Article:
Sugar, who also works part time for the federal government, said prostitution is easy money.
“One day I needed some money, and some guy paid me $300 to rub my toes. I thought, this is so (expletive) simple,” she said.
But the money is only good when they don’t get robbed, which can be often.
Cinnamon, who admitted to also being raped, held out her tattooed arm to reveal a scar where a customer cut her to force return of his payment.
Sugar said, “I was a crack baby. Most of the girls that do this, they have been raped as a child. They’ve been in foster care their whole lives. They are runaways with no family.”
One of the men arrested, a 20-year-old with bloodshot eyes, was detained less than a minute after entering the decoy’s room. Police found a picture of his girlfriend as the home screen on his cellphone.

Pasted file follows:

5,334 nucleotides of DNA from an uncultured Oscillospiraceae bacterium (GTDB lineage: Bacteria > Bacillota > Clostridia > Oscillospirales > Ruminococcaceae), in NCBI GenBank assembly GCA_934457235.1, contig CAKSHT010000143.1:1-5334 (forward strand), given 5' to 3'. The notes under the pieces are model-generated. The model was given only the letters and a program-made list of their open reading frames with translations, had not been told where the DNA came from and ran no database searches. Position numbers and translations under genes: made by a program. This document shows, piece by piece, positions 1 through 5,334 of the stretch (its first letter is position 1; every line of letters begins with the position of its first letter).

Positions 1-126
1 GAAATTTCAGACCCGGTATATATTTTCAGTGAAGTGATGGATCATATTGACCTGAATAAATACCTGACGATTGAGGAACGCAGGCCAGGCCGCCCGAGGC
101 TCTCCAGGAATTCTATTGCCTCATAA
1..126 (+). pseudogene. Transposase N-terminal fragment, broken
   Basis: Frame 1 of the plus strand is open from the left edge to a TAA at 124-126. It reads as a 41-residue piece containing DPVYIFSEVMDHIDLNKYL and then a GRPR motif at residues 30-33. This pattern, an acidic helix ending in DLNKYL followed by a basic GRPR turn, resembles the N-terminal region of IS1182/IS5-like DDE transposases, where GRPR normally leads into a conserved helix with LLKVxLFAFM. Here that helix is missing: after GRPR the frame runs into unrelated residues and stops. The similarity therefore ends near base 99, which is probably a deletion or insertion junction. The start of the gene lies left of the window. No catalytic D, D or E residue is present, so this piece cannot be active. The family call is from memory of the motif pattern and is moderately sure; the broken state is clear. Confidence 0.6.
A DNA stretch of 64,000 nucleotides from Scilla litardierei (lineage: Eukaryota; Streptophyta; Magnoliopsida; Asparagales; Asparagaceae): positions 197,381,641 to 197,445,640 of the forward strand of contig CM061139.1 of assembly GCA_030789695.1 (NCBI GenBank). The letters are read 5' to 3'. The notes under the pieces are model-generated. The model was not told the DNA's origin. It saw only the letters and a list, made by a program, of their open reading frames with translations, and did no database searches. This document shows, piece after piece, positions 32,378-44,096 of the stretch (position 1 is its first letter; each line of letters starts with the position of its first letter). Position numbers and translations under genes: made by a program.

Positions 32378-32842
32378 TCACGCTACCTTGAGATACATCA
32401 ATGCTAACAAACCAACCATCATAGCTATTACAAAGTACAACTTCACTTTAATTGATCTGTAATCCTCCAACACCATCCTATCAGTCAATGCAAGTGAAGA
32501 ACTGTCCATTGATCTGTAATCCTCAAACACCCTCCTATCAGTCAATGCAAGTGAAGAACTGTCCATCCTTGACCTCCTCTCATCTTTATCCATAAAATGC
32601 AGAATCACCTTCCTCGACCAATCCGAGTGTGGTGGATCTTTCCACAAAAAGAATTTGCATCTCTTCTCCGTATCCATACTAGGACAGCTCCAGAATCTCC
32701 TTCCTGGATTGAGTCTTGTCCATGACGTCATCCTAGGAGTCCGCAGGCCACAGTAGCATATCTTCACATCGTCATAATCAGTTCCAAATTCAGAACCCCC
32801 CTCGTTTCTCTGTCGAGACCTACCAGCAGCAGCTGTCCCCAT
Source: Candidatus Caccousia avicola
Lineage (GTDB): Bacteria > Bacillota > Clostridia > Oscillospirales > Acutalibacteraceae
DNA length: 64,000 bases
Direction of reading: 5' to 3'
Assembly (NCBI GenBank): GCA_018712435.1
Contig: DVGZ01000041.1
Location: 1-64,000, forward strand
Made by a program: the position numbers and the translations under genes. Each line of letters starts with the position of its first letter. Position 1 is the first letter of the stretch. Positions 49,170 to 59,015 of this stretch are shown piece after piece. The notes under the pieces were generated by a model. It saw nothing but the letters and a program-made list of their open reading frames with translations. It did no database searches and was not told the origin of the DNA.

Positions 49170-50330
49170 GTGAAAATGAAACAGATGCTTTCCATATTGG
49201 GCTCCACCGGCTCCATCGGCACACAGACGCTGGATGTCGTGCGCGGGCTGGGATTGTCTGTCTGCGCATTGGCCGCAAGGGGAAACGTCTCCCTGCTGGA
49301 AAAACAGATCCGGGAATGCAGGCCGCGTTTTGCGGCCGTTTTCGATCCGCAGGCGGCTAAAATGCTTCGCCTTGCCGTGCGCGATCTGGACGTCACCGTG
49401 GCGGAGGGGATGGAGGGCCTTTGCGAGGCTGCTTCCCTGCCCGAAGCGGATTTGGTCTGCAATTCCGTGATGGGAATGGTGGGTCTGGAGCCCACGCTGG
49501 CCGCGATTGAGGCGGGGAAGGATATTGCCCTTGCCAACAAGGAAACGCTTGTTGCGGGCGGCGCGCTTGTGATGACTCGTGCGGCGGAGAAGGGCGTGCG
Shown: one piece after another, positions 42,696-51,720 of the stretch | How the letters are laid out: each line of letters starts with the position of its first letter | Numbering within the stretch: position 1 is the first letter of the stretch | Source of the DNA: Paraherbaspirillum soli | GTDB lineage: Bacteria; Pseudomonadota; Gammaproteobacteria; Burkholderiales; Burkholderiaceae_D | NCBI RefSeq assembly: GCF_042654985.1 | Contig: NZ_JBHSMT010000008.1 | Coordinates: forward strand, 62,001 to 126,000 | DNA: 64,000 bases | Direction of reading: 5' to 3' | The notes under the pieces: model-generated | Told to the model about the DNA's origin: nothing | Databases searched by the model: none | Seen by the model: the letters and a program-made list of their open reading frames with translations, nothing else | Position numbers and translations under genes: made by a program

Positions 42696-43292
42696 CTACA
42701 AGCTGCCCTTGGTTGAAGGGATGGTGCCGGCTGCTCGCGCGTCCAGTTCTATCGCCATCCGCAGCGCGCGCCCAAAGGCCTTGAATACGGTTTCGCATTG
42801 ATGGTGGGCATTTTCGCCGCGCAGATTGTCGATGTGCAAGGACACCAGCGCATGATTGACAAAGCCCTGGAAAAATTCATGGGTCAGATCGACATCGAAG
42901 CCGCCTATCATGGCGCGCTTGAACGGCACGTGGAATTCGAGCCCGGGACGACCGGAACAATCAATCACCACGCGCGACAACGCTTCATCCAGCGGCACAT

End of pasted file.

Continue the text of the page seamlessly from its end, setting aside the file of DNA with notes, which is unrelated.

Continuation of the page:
Another man negotiated with the female decoy, who asked $120 for an hour. He said he only had $55, and wanted a “quickie.”
Another John told police that he was there only because “I am just trying to feed these girls.”
One of the final arrests of the sting was a 20-year-old woman in tight flowery leggings who told the police she’s addicted to energy drinks, because of all the driving she does.
She rents a car each week and drives around the state hooking, sleeping in hotel rooms each night.
“That’s not normal,” an officer said.
“For you, this (sting) is normal,” she retorted. “Everybody is different.”
When asked by The Tribune if she has been a victim of robbery or rape, she replied with an easy directness, as if sharing her birthday or address.
“Yeah, but I don’t stress off it,” she said.